Which BSA do I order? - Enzymatic Assay Buffer (Aug/20/2008 )
I am hoping to screen some compounds for activity against casein kinase.
According to a product datasheet for Casein kinase (Millipore) - assays should be conducted in a buffer containing BSA. For starters, I don't really understand the reason for using BSA in this assay buffer, but my other problem is deciding which of the 3 million types of BSA to order for the buffer!
Can someone help me, at least to understand what the different preparations of BSA are suitable for?
Thankyou in advance
Albumin is the ubiquitous transport protein. I think you are using it in your assay to buffer proteins that inhibit kinase activity.
In some assays the albumin is used to sequester proteins prior to a centrifuge step which pulls down the albumin-protein complex. I think kinase doesn't bind albumin as well as others so remains in the supernatant which you presumably draw off and assay.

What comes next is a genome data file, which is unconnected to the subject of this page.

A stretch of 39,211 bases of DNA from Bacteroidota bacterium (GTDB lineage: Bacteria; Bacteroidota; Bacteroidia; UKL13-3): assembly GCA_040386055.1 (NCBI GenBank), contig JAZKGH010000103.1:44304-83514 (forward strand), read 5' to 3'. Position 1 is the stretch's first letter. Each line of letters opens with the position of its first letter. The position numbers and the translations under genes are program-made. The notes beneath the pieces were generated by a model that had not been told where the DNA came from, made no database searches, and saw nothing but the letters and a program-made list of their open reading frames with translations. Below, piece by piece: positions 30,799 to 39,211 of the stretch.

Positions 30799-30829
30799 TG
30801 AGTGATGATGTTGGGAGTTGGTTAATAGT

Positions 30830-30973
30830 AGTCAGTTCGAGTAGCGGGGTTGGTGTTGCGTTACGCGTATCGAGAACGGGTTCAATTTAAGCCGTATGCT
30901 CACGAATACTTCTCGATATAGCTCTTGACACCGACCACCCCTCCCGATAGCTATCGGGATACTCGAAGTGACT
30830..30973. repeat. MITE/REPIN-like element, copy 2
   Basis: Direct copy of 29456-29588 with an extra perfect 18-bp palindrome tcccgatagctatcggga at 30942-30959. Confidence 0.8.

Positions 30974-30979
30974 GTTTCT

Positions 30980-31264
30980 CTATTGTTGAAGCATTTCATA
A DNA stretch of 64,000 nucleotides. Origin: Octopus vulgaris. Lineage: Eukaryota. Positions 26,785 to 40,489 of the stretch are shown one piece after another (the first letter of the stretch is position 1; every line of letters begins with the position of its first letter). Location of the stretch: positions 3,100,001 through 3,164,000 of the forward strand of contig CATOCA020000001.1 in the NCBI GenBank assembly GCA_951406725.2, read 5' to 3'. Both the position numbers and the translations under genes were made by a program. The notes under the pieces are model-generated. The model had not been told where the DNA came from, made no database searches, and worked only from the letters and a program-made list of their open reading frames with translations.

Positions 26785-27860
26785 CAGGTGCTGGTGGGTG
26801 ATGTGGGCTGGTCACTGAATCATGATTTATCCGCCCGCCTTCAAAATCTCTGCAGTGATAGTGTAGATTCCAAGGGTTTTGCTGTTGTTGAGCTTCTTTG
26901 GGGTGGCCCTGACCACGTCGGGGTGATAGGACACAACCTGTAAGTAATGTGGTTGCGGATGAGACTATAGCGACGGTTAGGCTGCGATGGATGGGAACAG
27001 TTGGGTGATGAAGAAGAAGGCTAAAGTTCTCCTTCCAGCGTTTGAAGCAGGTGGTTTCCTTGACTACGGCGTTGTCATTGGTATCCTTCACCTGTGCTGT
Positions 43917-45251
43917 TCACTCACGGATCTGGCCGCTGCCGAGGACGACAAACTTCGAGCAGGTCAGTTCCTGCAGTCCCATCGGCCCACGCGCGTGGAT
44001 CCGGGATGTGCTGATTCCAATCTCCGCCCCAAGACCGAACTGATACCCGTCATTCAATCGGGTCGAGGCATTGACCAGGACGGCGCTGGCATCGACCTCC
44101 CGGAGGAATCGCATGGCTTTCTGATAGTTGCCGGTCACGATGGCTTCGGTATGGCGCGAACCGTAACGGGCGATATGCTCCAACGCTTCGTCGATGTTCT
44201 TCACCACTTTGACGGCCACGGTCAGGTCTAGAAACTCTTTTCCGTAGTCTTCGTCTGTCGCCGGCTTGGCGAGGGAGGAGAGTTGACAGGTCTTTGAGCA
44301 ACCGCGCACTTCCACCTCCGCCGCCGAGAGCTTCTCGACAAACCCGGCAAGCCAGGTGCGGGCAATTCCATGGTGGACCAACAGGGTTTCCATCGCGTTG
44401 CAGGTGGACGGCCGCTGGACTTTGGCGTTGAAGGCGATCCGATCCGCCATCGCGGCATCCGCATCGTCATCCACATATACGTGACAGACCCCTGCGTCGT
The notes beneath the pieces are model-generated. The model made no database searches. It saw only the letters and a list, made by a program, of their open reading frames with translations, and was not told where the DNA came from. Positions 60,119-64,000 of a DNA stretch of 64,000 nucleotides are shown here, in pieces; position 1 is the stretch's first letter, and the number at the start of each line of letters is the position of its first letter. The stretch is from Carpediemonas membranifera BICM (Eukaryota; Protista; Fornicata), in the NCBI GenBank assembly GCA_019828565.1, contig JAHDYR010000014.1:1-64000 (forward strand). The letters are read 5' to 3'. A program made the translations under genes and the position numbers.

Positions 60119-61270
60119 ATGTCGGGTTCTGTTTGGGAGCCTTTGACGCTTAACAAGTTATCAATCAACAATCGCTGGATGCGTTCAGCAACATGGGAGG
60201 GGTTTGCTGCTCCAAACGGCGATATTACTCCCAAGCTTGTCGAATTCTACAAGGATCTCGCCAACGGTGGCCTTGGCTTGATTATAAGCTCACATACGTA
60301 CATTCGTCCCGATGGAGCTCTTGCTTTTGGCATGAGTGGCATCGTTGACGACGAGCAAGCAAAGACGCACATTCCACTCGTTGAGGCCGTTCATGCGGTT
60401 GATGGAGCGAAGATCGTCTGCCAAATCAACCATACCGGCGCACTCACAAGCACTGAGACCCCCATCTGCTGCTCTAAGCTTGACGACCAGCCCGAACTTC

As to which preparation to use, check with the manufacturer. You probably want dry powder (use 10mg/ml?) and if you need a salt prep go for one made up in the same salt as you use in your buffer. If you go for a solution, go for one at the same pH as your assay conditions. Or at least choose the pH which will best buffer the expected change in pH. Check the literature, research papers will state the source and ofetn the catalogue number of the preparation used.
Call Millipore and ask their technical assistance. I'm sure they'll even be able to recommend a specific BSA that they sell.
we like to use delipidated fraction V bsa.
bsa is sometimes used to maintain a high protein concentration in an assay where the enzyme is not stable in low protein concentrations.